Pace reminds us that aging is a natural progression of life. Aging with options and dignity when addressing long-term care services comes down to planning for the future when you are healthy today.
Addressing long-term care while implementing your core financial plan strategies can provide a solid foundation that answers how to pay for and control when, where, and how services will be provided.
Avoid Running Out of Money in Retirement – Maintaining Lifestyle
Many experts agree there are three areas to consider when planning for the financial costs and burdens of longevity. These are income and asset protection, family and independence, and control.
Lynn Rockwell, CLTC, a Long-Term Care Insurance specialist from New Jersey, says that people fear running out of money in retirement due to health care costs as they age.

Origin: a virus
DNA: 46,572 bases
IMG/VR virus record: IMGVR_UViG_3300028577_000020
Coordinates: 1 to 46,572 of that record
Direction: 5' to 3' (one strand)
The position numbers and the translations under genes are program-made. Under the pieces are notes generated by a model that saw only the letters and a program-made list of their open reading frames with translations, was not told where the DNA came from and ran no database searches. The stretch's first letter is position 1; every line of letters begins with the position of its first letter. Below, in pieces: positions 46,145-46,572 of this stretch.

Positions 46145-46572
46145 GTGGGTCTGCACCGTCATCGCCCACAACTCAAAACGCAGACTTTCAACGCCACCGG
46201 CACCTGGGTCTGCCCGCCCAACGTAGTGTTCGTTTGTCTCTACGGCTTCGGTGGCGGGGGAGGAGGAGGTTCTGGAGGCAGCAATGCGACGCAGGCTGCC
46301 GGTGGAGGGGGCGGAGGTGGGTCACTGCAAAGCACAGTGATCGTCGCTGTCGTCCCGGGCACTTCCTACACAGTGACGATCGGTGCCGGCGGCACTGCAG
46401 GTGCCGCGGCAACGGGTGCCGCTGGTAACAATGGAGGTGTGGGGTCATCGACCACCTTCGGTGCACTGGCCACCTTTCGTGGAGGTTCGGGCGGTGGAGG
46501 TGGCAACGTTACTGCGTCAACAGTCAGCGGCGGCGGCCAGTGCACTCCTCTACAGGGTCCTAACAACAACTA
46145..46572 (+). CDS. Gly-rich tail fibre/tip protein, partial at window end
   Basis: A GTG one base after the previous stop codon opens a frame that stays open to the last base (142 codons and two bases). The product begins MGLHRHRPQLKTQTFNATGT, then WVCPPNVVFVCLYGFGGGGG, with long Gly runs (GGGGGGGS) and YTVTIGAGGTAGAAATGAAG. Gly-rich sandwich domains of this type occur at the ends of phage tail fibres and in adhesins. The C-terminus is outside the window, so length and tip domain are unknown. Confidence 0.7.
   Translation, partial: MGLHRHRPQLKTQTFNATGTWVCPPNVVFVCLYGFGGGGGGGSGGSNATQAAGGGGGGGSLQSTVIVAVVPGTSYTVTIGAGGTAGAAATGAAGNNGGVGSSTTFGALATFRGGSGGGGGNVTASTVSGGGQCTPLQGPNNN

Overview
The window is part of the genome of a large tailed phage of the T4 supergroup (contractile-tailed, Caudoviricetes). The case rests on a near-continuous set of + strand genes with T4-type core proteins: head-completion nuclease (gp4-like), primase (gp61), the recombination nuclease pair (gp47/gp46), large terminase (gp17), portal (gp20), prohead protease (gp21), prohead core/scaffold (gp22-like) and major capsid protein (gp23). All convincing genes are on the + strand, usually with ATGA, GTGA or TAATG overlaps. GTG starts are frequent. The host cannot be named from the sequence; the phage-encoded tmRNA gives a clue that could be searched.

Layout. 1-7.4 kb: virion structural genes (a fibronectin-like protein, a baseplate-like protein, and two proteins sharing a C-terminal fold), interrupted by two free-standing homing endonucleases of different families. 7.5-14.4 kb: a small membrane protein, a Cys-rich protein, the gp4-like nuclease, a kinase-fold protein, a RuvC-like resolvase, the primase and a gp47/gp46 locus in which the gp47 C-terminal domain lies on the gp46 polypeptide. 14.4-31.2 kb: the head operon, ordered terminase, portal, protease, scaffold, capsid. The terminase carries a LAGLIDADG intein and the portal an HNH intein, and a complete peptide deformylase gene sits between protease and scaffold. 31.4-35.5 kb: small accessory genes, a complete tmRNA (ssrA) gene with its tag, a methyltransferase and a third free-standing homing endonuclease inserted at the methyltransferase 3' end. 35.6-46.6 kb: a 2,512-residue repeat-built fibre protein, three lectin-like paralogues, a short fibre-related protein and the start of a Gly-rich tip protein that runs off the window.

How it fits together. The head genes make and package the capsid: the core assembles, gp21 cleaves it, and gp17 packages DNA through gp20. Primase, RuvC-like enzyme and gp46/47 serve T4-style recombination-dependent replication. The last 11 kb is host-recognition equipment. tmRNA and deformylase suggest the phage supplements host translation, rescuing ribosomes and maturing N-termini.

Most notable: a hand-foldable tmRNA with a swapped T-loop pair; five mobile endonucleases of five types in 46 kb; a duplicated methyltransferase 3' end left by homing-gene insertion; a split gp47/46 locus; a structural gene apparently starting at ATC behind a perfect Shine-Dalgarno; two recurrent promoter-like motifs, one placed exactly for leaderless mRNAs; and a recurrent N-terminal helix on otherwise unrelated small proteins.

Like many Long-Term Care Insurance specialists, she says the three areas of concern should be reviewed when considering your future retirement. Rockwell explains that even for those who may think they have enough money to self-insure, the insurance is a hedge against using those assets and preserving them for family or more beneficial causes.
LTC Costs are Exploding Due to Increase Demand and Higher Labor Costs
Many individuals remain uninformed about the significant expenses associated with long-term health care. According to the LTC NEWS Cost of Care Calculator, the annual cost today for a nursing home can exceed $110,000, depending on where you live. Fortunately, the majority of individuals will not require nursing home care but will still need support at home or in an assisted living facility, both of which come with substantial costs that are steadily increasing.